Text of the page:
Johnny Sansone, Hopeland (Shortstack Records)

If you don’t already know who Johnny Sansone is, it’s high time you found out about him. Long known for his instrumental prowess, particularly on harmonica and accordion, Sansone has been growing steadily as a songwriter and bandleader since surviving the events of 2005. His performances of the anthem Poor Man’s Paradise on his own and with the Voice of the Wetlands All-Stars vaulted him into the pantheon of New Orleans songwriters. A legendary series of acoustic sessions with guitarists Anders Osborne and John Fohl at Chickie Wah Wah after the flood elevated all three to another level of songwriting genius that is still playing out today.

reviews-johnnysansoneOsborne joins Sansone for these sessions with help from the Mississippi Hill Country world boogie of the Dickinson Brothers—Luther on lead, slide and bass; and Cody on drums. This is the swamp rockin’–est band sound Sansone has ever come up with and he brings the material to match. Sansone’s big, growling voice soars over the relentless pummeling of the rhythm driven by the Dickinson brothers. Luther and Anders have a formidable two-guitar attack. Anders frames these songs like a master builder while Luther darts and glides around his lines with sharp slide textures and dense cross-rhythms. The sound is Sansone’s vision, and he gives it a name as he honks and moans harmonica blasts like a freight train sounding its air horn deep in the night. “They call it the blues, they call it country, they call it rock ’n’ roll,” he sings. “It’s all just soul with a ‘Delta coating’”

The world boogie comes in right at the top with the irrepressible choogle of “Can’t Get There From Here.” “Derelict Junction” rides a deep-fried harmonica riff into a maelstrom of hard-driving frenzy that keeps building the intensity through the song. The title track is a medium tempo ballad that gives Sansone a chance to mythologize the trials of loving and losing, hitting the road and missing your roots. Luther’s slide offers appropriate sympathy. Things heat up again on the anthemic “Johnny Longshot,” which rides out on some more high-intensity slide work from Luther. “One Star Joint” is a slow-burn shuffle with Anders and Luther playing unison parts along with Sansone’s harp for a thick, raunchy sound. Johnny knows it’s a dive but he likes it as is. Things get even grittier on the hardscrabble “Plywood Floor.”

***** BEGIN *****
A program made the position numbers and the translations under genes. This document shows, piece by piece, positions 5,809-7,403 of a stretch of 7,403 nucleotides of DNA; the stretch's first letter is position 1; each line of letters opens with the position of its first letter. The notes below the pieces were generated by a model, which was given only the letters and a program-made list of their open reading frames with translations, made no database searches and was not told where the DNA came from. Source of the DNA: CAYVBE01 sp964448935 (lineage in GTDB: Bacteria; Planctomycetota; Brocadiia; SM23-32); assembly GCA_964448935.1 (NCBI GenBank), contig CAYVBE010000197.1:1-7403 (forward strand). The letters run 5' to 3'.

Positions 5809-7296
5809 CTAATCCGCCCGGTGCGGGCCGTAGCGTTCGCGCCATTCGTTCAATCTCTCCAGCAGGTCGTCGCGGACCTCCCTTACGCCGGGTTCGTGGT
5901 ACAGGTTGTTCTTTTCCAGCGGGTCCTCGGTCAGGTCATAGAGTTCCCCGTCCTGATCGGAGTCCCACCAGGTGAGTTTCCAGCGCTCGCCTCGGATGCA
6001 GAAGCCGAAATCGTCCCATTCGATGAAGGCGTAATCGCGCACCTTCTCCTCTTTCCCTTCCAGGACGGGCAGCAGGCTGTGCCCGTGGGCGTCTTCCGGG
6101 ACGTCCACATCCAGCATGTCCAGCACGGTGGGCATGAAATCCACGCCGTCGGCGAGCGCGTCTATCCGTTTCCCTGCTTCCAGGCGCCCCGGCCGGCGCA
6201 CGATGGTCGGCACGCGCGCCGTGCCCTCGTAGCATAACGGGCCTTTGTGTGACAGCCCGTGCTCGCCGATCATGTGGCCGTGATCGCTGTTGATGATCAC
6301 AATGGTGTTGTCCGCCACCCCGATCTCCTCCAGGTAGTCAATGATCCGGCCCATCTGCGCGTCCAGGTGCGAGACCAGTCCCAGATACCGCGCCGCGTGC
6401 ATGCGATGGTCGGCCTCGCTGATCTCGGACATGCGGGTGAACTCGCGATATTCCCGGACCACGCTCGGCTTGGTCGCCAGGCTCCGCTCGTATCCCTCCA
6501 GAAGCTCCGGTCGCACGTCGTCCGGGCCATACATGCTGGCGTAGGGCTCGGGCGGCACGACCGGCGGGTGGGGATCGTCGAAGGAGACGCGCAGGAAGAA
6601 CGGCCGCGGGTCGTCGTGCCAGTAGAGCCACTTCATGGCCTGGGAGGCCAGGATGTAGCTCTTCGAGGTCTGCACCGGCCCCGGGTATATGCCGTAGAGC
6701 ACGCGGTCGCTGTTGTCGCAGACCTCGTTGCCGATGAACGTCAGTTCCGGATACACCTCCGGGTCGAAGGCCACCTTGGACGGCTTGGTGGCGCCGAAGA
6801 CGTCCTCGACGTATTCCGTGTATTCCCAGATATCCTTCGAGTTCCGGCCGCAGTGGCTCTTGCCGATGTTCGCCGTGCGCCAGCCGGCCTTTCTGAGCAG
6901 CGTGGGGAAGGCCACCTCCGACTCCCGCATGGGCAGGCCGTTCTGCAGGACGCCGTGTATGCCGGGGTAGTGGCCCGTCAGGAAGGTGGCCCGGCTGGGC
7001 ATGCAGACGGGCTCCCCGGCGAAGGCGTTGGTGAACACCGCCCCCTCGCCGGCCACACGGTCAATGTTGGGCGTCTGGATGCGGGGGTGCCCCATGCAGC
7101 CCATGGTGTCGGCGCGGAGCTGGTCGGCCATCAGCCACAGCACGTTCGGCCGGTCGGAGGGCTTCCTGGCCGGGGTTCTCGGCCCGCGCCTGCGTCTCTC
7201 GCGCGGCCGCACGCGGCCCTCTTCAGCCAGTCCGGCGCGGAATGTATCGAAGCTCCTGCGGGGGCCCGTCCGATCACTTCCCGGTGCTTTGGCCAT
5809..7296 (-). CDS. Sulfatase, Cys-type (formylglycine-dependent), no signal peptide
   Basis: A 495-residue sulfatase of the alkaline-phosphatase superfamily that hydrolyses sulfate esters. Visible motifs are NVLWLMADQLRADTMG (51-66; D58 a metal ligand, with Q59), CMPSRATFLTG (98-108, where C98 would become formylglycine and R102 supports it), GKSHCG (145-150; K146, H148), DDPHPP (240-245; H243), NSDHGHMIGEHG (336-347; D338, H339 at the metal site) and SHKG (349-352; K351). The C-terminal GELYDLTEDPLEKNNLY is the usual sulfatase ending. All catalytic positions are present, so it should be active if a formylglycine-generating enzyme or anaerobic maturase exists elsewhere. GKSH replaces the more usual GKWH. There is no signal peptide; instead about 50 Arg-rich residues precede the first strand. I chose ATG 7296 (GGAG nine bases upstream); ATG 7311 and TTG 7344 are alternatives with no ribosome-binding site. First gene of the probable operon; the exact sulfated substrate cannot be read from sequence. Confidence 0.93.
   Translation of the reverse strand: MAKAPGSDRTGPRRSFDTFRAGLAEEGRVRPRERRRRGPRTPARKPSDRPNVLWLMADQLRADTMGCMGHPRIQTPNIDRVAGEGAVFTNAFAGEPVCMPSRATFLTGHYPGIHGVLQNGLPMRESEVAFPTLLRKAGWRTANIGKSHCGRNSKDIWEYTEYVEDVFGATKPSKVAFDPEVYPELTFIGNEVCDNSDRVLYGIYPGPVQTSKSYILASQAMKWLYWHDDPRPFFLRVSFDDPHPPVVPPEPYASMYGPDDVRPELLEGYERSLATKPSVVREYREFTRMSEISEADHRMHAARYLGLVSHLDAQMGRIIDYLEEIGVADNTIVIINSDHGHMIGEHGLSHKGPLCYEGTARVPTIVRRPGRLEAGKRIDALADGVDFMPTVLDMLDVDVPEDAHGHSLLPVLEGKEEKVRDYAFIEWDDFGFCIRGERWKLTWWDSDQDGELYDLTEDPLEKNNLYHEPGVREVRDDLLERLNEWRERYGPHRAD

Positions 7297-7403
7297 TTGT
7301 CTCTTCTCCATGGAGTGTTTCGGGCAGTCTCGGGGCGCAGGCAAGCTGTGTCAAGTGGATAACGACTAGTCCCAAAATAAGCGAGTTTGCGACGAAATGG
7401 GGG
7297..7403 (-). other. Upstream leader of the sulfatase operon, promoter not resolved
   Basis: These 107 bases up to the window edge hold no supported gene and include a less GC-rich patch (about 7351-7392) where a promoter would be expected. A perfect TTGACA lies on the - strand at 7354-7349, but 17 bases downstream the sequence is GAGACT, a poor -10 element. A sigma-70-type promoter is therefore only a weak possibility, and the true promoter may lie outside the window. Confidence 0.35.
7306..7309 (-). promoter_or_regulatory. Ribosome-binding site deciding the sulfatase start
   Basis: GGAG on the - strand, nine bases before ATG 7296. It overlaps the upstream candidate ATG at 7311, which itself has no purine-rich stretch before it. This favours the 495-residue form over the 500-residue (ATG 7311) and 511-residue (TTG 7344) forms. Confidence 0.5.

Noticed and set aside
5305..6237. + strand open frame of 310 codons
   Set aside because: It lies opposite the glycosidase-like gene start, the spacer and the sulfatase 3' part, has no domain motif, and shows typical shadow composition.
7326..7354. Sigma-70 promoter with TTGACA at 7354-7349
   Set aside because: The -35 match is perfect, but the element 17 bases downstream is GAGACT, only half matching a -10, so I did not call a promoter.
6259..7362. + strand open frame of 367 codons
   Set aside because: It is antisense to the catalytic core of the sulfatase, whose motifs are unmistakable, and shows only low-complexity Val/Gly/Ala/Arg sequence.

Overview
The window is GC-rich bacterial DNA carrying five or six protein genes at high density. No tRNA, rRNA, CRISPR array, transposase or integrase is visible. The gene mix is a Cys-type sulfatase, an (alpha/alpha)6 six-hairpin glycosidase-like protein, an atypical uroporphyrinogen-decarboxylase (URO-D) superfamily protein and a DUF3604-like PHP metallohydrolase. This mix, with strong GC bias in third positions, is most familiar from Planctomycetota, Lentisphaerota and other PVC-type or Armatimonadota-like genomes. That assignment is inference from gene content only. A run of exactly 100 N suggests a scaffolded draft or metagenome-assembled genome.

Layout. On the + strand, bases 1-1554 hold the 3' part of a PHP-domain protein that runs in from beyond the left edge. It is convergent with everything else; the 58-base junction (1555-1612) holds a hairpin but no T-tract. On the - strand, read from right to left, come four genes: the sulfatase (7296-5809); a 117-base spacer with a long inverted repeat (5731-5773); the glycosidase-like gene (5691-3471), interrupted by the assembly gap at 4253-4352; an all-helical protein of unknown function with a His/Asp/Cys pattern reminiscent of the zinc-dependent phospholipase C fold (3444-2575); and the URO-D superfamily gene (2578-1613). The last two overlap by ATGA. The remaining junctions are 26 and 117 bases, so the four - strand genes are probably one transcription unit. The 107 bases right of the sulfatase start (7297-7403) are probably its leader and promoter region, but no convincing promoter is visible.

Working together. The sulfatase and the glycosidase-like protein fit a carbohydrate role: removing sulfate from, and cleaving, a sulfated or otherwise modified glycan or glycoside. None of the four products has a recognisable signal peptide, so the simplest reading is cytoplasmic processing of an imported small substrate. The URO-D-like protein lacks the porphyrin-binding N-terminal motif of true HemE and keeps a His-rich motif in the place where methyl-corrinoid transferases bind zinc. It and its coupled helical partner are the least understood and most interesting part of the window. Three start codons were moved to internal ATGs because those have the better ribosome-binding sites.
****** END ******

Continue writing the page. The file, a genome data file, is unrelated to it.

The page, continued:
Sansone pulls out his accordion to wrap up the record on the classic ballad “The Rescue,” offering an elegiac touch that recalls the timeless “Save the Last Dance for Me.” The record is a great performance from all involved—supercharged, passionate music broken up halfway through, then again at the end by ruminative turns. The energy level peaks so hard it could easily fly off the rails, but the perfectly balanced production from Osborne, and the finishing touches from Trina Shoemaker’s superb mixing, keep the buzz and distortion from turning into a train wreck. That’s how you catch lightning in a bottle.